The overall verdict of SoundOnSound’s study was that portable vocal booths are really only part of the answer to getting crisp vocals. They offer decent, quantifiable results when it comes to absorption, but they still need to be bolstered by other environment-tuning tools in order to deliver near-perfect results.
How Having Vocal Booths Affects Your Music Networking
There’s another way that owning a portable vocal booth can affect your music career, and it actually has to deal with your networking. Believe it or not, there are a lot of music professionals who tend to keep an eye out for artists who have a well-equipped home studio.
Owning a mobile vocal booth is a subtle way of showing other artists who are visiting your studio how serious you are about recording. It shows that you’re actively investing in your music career and that you’re already thinking about how you’ll keep recording while on tour.
Even if you don’t use your vocal booth on a regular basis, having one definitely sends a good message to people who matter. And, you never know. You might be able to make connections with other professionals by simply letting them borrow it when they hit the road.
Will A Vocal Booth Improve The Quality Of Recordings?
If you’re looking for a clean recording session with a professional-level quality to it, then the answer is “yes” in most situations involving vocals and live studio session tapings. The way they absorb reverb, improve sound balance, and absorb background noise makes them vital to getting the crisp sound professional studios have while you’re at home or on the road.
However, if you are still fairly new to doing your own recording sessions at home, a portable vocal booth isn’t totally necessary. People who are just starting to build up a home studio might do better saving up for other equipment or working to get their DAW setup better.
That being said, if you can’t afford a mobile vocal booth or a vocal shield, it’s not the end of the world. The quality of your track will still be relatively decent as long as you record it correctly and edit it well.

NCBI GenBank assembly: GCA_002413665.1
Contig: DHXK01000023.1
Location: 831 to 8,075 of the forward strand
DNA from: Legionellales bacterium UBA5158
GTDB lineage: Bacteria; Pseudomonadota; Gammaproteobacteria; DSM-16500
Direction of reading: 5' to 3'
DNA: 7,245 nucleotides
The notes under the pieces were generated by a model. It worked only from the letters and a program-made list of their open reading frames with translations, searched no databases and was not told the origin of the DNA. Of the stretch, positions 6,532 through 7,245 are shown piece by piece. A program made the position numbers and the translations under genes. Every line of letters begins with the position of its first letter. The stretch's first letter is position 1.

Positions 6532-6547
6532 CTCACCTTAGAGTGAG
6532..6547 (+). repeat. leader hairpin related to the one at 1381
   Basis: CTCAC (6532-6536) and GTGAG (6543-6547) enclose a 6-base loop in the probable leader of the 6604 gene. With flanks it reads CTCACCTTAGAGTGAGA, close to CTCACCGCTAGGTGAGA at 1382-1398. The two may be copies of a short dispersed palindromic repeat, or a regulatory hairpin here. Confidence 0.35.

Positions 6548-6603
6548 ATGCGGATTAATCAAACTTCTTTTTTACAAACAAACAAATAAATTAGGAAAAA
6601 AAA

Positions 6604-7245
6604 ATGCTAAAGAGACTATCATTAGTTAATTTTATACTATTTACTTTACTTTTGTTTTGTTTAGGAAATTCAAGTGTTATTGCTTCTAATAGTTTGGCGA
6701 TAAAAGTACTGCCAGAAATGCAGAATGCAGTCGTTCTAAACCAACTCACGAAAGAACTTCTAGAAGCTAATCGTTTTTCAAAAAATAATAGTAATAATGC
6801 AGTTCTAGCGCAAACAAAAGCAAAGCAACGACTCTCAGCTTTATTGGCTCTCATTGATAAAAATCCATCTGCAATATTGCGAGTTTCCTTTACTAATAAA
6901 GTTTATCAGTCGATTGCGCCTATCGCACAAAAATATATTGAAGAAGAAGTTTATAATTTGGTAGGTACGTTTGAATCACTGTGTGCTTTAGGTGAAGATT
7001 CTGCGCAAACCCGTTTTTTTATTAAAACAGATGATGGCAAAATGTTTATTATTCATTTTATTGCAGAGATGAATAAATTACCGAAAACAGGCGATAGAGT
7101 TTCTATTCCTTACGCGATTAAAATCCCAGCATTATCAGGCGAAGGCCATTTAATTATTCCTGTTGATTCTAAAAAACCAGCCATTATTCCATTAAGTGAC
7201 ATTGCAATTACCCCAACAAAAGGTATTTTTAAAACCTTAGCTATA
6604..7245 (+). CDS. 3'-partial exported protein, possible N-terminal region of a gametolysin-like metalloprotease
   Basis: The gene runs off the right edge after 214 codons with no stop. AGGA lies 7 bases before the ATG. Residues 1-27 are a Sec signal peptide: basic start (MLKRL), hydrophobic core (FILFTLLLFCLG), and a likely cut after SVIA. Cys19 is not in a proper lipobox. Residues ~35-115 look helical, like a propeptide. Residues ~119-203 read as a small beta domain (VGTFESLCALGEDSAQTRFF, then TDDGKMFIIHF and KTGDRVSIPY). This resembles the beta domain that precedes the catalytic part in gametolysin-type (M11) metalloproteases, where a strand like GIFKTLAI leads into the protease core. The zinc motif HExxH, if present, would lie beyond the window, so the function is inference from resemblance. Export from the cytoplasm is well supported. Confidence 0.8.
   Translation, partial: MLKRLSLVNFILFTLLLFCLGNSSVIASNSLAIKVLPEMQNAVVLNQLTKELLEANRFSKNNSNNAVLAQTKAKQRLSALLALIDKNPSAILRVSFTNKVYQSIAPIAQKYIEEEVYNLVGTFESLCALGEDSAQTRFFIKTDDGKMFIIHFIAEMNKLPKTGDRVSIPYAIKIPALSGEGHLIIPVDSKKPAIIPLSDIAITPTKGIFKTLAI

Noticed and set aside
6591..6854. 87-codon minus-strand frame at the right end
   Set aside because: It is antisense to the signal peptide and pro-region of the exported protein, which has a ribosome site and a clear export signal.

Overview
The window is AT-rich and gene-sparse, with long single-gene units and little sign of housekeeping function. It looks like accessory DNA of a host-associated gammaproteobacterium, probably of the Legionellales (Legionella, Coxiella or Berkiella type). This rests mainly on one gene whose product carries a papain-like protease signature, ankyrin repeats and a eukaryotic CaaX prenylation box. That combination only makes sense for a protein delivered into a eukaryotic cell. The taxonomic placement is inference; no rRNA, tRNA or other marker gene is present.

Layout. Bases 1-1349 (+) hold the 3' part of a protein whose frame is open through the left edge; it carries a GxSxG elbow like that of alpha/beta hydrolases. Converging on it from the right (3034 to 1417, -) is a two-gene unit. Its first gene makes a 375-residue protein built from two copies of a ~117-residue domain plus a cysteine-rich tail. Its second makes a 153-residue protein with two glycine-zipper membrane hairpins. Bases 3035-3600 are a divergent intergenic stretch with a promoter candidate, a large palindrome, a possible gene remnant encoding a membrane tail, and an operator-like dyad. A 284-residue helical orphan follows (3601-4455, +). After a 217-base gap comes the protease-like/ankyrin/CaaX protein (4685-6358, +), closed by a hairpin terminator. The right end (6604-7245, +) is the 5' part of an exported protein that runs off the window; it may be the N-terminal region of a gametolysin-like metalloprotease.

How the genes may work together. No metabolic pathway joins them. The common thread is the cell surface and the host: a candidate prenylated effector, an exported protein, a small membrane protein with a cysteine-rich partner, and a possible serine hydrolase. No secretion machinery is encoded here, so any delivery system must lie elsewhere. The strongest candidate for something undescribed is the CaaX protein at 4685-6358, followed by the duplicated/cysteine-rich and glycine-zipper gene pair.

How Much Does A Good Portable Vocal Booth Cost?
The price of a decent vocal booth can vary greatly depending on a variety of factors, including type, size, and proven sound absorption stats. That being said, this is a relatively inexpensive piece of equipment to buy when compared to other items like microphones, software kits, or even a good amp.
A top-of-the-line portable vocal booth can cost upwards of $1,000 dollars. This would include all the “bells and whistles” of a good studio booth, plus a nice carrying case. Most upscale vocal booths with mobile qualities will range from $300 to $500 in price.
You don’t have to shell out too much money in order to hear a notable improvement in your recordings, though. At the lower end of the scale, vocal shields range from a very reasonable $80 to approximately $150.
Can I DIY my Own Portable Vocal Booth?
If you’re very low on money, you might be able to make your own vocal shield by gluing acoustic foam onto a tri-fold plastic board. This would cost under $80, but it most likely would not yield the same results as a professionally made booth.
This DIY version might be able to absorb some errant sound waves, but it’s not going to be amazing at it. It’s better not to waste acoustic foam on these kinds of pet projects. You’re better off saving up for a good booth or shield, then splurging when you have the funds ready.
Are There Any Situations Where Portable Vocal Booths Aren’t Worth It?
As we discussed in the last session, a portable vocal booth is not (and never will be) a substitute for a fully-equipped, professional-grade recording environment. You need to start out with a recording studio that’s at least somewhat manageable.
You still need the basics in order to get a better sound from a booth. If any of the following things are true, then using a portable vocal booth is not going to be of much help:
• Your recording environment is filled with background noise. If you have a serious background noise problem, recording a crisp track is not going to happen. Even if you have a top tier vocal booth, the background noise will end up leaking into your track.